The role of universities and other higher education

Brain drain is more a practical reality

Today’s detailed look by Good Weekend magazine at the emergence of a large, interconnected community of Australian information technology entrepreneurs on the US west coast raises the inevitable question: is there a way to stop the brain drain?

The answer is more complicated than you might think. Australia should, of course, do more to foster innovation, and its commercial development. Links between higher education, research and development and the capital markets need to be reinforced.

Last night’s $US100 billion-plus listing of Facebook, a company begun by Mark Zuckerberg at Harvard University, is a reminder of what is possible, and what is at risk as Asian governments build their own R&D machinery, and changes the Labor government has made to drive more R&D funding down to smaller companies are a step in the right direction.

Australians with talent will always have very good reasons to fly out, sometimes for good, however. Lamenting the fact that Australians travel to Silicon Valley or San Francisco’s burgeoning high-tech precinct to further their IT careers is a little bit like worrying that our best golfers and tennis players move overseas to compete on a global circuit.

When it comes to attracting the best IT talent, America has several things going for it that Australia doesn’t. One is market depth: its home consumer end-market is 311.6 million strong, 14 times larger than Australia’s. Its GDP is $US14,600 billion, outpacing Australia by a similar multiple, and its capital markets are deeper and more willing to risk capital in start-ups than its economic weight suggests.

The sheer size of the northern hemisphere markets, and the US market in particular, offers two things. Easier developmental funding, and, when the product is developed, a deeper customer base. Australia can’t overcome that easily.

An innovation survey that the Gillard government released half way through last year highlighted another long-term issue. Australia’s innovation tends to be second-hand: an adaption or development of primary innovation, rather than a ground-breaking ”invention”.

In the IT industry and other technology-driven sectors this is also a reflection of reality, however. The US is the heartland of the IT boom and the main incubator of new IT ideas and start-ups, partly because the IT revolution is founded on intellectual property that US citizens own. The rest of the world can make money using it, but it’s an inherently less rewarding proposition.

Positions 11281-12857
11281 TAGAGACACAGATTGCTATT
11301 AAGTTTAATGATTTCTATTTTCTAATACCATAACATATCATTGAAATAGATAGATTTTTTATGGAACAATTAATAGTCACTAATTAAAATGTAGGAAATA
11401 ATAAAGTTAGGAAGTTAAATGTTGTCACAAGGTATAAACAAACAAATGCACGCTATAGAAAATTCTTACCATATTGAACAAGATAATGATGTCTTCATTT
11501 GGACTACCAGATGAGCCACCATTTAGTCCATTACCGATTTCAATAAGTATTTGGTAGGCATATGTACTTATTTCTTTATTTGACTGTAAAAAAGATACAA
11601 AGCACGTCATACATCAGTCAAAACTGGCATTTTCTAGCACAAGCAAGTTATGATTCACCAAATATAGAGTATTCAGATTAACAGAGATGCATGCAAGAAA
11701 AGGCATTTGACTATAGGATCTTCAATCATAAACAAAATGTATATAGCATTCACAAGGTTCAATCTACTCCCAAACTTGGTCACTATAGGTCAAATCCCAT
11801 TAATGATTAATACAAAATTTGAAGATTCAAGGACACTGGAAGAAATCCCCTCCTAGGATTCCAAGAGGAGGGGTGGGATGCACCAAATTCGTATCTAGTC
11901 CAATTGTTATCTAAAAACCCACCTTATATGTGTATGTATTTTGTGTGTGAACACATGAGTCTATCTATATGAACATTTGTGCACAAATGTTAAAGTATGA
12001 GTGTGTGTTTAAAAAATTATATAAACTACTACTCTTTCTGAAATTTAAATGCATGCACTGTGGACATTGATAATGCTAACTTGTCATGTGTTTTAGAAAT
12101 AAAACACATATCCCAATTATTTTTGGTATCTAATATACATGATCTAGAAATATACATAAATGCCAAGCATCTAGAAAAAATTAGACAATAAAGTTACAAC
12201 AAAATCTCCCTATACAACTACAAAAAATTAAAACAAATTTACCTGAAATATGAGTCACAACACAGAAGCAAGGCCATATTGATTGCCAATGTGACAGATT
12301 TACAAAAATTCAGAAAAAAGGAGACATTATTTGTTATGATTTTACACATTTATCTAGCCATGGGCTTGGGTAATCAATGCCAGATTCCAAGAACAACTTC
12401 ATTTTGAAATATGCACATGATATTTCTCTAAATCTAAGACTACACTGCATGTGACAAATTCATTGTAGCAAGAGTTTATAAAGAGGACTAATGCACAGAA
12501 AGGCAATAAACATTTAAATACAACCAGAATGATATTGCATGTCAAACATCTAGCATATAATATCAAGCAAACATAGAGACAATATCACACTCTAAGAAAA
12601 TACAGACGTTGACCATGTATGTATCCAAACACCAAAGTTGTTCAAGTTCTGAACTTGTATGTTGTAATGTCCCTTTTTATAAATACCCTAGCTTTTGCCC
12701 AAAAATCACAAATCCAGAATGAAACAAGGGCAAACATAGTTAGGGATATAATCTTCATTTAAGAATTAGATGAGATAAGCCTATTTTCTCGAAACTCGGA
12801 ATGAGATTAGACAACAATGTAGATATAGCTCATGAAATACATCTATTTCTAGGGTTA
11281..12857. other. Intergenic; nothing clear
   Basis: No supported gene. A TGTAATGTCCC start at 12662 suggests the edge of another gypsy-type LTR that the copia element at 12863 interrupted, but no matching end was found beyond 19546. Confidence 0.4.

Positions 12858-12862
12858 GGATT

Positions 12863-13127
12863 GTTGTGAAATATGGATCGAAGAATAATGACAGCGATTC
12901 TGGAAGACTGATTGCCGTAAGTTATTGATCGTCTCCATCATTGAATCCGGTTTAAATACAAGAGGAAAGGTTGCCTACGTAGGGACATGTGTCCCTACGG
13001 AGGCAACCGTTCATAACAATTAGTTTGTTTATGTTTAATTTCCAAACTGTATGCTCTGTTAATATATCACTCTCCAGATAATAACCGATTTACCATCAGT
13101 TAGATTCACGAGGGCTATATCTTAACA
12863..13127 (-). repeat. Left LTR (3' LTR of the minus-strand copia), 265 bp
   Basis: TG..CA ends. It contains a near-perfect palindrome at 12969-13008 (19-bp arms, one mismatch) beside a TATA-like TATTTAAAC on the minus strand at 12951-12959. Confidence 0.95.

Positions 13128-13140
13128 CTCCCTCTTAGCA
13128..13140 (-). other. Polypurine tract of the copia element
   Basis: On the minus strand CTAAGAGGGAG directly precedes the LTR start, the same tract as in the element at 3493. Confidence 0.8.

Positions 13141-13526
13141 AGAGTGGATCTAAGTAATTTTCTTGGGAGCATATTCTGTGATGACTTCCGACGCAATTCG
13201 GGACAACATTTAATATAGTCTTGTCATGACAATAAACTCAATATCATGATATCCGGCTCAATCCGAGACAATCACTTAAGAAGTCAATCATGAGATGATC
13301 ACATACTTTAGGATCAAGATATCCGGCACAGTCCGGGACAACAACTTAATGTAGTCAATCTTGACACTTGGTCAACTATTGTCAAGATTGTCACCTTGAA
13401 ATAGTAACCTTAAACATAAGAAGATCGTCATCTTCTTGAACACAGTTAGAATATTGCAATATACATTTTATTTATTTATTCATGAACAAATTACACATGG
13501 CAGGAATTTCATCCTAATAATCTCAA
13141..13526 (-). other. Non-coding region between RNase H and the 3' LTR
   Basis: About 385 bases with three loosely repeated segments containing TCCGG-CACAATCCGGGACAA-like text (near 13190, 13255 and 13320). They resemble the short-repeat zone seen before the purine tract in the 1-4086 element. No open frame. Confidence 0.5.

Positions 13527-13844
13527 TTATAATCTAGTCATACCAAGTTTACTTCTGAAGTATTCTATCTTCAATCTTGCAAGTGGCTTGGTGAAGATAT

Australia is still doing reasonably well in the R&D league tables. Last year’s innovation report put Australian research and development spending by businesses in 2008-09, the last year for which a global comparison was available, at 1.35 per cent of GDP. That was below the OECD average of 1.63 per cent, but it still put Australia in 12th spot out of 33 nations, up from 14th place a year earlier.

And Australian businesses at least excelled as innovation ”modifiers” – companies that take products and processes that already exist, and develop, modify and market them. Almost two-thirds of Australian companies rated highly on this measure in the innovation survey, compared with 23.8 per cent in Germany, 41.2 per cent in Japan, and 19.1 per cent in Britain, for example.

Can we do better? Of course. Might we produce a Silicon Valley effect of our own? Perhaps – it has happened before: Finland got one, for example, when Nokia surged to global leadership in mobile phones (a lead it then lost as Apple’s iPhone ushered in a smart-phone revolution that Nokia had failed to anticipate).

One thing that is clear is that the role of universities and other higher education facilities as innovation incubators needs to be more strongly supported – and in this area, there is new threat, not just to smaller economies like Australia’s, but to the traditional brain-drain magnet, the US: the odds are reasonably short that the next Mark Zuckerberg is studying now at a university in China.

China’s R&D spending has been expanding for several years at a compound rate of about 10 per cent a year, about four times faster than America’s. Last year it overtook Japan to be the world’s second-biggest R&D spender. The US is still spending roughly three times as much, but by 2008 only four of the top 10 private sector recipients of patents in the US were American. Five of the others were based in Japan, and the other, Samsung, was Korean.

America’s share of global university enrolments also fell from 20 per cent to 13 per cent between 1990 and 2010. China’s share of enrolments doubled in the same time, to 15 per cent, part of a conscious R&D seeding strategy that emphasises science and engineering degrees that feed the innovation pipeline. Last year they accounted for 40 per cent of all degrees in China, compared with 12 per cent in the Group of Seven industrialised nations (the US, Germany, France, Britain, Japan, Italy and Canada).

Australia, the US and other Western governments are aware of the long-term challenge that Asia’s rise as an R&D powerhouse presents.

The ability of northern hemisphere governments to respond has been compromised by the global financial crisis and the debt overhang and economic slump it has caused, however.

Australia is in better shape: but with the major parties politically committed to a rapid return to a budget surplus, a concerted push is still in the mail.